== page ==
Deema interview: South London rapper pushes boundaries with vibrant EP Rainbow

Emerging rap talent Deema is an artist you need firmly on your radar.

Aged just 20, the Lewisham-based star in the making shot to attention as part of the revered grime crew The Square before dropping his boundary-pushing debut EP Chew Your Food last year.

His new EP Rainbow further pushes the heady promise of the lyrical talent, who was named one of Daily Star’s 50 Rising Stars to Watch in 2021.

As its title suggests, Rainbow sees Deema and his team of collaborators – including Grammy-nominee Venna – take a sonically vibrant and colourful route away from Chew Your Food’s darker tones.

“With Rainbow, the intention was it would be four different colours or four different songs”, Deema revealed to Daily Star. “But after that, we just wanted it to sound summery, happy and smiley.”

Deliriously catchy EP opener I Wish I Had To entwines Venna’s hypnotic beat with Deema’s powerful lyrics, flowing into the upbeat Can I? before he shows his more vulnerable side in closer Mama, Don’t Judge.

Deema’s ascent first ignited as fellow Square member Elf Kid’s hype-man, which culminated in the 2015 Amerie-sampling hit Golden Boy and legendary sets at Reading Festival.

Merging diverse influences ranging from Kanye West and Kendrick Lamar to Arctic Monkeys and Jamie T, Deema’s musical dexterity and impactful, honest and witty wordplay is pushing him ahead of the pack.

Daily Star’s Rory McKeown caught up with Deema to talk about his journey so far, the creation of Rainbow EP, and his plot for world domination.

Lewisham’s Deema was part of The Square collective

Hi Deema. You’ve just released your new EP Rainbow, the follow-up to last year’s stellar debut Chew Your Food. Tell me more about the journey.

“We’ve had the song Rainbow for a long time. The plan was to drop Chew Your Food (the first EP) and do a short project for four different songs on it.

“We had Rainbow before Covid hit. It took a year to get Chew Your Food out and it took another year to get Rainbow out, more or less. Covid made things long.

“The other three songs on Rainbow we made immediately after we came out of lockdown. We hadn’t been to the studio for ages. I went back to the studio and it was all spilling out.”

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The EP is excellent and diverse sonically. It starts off with the excellent I Wish I Had To, which has that awesome sample, before flowing into the upbeat Can I? before showing vulnerability on Mama, Don’t Judge. What was its creative process like?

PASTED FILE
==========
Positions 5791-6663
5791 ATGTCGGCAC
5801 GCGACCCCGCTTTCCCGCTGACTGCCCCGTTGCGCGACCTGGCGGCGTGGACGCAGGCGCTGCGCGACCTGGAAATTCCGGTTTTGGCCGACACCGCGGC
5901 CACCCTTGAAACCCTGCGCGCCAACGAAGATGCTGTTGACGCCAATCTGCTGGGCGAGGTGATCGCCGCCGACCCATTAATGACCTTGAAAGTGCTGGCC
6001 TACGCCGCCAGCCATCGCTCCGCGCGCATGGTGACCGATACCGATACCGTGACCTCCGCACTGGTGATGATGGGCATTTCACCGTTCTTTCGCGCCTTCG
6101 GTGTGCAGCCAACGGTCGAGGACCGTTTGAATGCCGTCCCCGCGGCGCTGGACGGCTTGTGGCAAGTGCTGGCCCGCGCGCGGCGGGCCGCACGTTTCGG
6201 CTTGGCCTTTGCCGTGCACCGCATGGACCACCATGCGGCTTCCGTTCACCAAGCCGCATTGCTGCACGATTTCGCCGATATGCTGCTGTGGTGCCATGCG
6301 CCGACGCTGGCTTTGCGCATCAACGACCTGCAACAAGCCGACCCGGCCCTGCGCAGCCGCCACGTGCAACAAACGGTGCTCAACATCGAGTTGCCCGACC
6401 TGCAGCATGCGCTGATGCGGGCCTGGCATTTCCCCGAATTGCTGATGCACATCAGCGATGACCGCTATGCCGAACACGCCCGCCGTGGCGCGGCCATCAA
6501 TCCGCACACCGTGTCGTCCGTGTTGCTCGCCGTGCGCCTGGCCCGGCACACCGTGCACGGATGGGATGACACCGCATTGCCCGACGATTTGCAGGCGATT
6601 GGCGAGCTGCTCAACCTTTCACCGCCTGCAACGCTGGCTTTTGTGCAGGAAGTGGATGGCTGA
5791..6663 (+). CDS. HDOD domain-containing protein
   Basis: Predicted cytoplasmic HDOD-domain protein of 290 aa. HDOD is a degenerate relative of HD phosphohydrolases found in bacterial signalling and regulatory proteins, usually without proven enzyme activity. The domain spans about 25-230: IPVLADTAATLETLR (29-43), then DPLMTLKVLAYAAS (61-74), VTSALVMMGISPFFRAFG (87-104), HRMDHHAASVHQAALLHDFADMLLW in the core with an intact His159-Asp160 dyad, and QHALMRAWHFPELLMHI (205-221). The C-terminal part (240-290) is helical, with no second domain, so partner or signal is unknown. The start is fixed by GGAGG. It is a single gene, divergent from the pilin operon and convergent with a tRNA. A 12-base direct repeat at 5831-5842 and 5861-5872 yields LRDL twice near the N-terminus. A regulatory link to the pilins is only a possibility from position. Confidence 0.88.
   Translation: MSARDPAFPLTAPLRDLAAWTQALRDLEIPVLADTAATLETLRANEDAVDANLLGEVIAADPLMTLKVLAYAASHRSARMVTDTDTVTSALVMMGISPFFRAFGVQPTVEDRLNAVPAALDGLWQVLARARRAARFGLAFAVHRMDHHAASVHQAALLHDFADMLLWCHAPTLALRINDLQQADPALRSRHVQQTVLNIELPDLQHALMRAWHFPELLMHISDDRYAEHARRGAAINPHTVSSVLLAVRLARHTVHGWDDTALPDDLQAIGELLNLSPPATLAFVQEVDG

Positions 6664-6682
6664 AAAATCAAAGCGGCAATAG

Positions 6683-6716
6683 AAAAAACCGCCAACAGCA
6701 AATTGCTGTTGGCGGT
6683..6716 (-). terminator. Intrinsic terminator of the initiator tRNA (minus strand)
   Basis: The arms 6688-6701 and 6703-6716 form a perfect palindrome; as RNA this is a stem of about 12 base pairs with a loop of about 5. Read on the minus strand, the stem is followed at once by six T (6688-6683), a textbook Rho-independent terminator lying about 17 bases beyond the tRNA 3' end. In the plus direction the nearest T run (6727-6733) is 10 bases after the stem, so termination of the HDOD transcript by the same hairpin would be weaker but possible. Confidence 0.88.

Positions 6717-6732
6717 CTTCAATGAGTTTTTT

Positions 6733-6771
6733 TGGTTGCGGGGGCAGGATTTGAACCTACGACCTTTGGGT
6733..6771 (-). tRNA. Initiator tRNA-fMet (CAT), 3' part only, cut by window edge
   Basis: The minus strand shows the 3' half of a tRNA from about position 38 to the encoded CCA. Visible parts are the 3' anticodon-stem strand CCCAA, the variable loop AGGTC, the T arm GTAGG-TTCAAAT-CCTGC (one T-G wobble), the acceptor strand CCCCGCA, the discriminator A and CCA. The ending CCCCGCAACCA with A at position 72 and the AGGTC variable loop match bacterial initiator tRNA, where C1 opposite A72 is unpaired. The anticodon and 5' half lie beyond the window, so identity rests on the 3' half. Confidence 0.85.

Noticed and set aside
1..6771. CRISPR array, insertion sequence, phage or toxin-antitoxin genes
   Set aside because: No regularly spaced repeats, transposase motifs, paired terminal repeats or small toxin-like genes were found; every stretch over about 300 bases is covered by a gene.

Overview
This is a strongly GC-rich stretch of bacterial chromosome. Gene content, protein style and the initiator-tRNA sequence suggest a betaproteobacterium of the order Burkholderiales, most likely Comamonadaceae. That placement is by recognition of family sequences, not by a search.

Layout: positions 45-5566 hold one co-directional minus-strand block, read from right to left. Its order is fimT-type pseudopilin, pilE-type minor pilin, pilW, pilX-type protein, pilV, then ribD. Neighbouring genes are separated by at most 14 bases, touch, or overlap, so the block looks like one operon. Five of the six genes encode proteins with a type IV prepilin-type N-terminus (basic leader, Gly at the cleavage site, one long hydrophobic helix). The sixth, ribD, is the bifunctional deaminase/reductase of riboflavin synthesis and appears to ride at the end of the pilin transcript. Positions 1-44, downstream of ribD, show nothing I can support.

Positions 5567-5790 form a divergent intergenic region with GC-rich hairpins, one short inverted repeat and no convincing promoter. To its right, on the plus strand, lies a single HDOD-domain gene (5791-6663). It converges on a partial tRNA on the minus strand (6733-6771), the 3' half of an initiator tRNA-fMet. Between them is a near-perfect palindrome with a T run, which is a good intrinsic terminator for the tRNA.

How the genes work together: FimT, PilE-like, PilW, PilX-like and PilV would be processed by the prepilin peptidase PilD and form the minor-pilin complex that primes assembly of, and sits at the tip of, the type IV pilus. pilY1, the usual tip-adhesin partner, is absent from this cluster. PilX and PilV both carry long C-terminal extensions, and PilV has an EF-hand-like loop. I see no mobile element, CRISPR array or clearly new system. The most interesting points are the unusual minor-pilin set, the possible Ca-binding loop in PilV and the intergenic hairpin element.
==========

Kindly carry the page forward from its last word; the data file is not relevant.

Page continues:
“With Rainbow, the intention was it would be four different colours or four different songs. But after that, we just wanted it to sound summery, happy and smiley. It’s got diversity in it, I think, but I think they all sound quite similar in a little way as well.

“In terms of writing, I’m not that premeditated in a lot of things. We just go there and have some fun. Whatever comes out, comes out. We just pick the best one! (Laughs).

“We knew in terms of choosing songs to go with each other, we do think about that a lot. Should that song pair with this? Should it go on the other project? When in the studio, we try not to think.

“On Can I? I freestyled some of it, while my producer Dom was on the bass. We were jamming. We never really jam because there’s only two of us. It’s more like a band thing. Jamming with a bass guitar and a mic is a bit different. We did it for that song and some of it actually ended going on the song. Part of the first verse was Dom recording bass while I was spitting bars.”

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Do you think you’ll take some of that experience going forward onto your next project?

“I think I’m getting better at writing in the studio and free flowing. We definitely want to do more jams but also want to bring some more musicians in.

“That’s something on the horizon, bringing more musicians in and getting a bit more depth in what we’re doing. It’ll be cool to involve people.”

You mentioned the lyrics are freeform. Do you get into a mindset before hand?

“One of the biggest changes I had to make was from being an MC on set, ready to say anything that fits well and having it prepared in my head, to making a transition to ‘Does it make sense as a song? ‘Would I listen to this? Does it have a meaning? Is there a narrative to it?’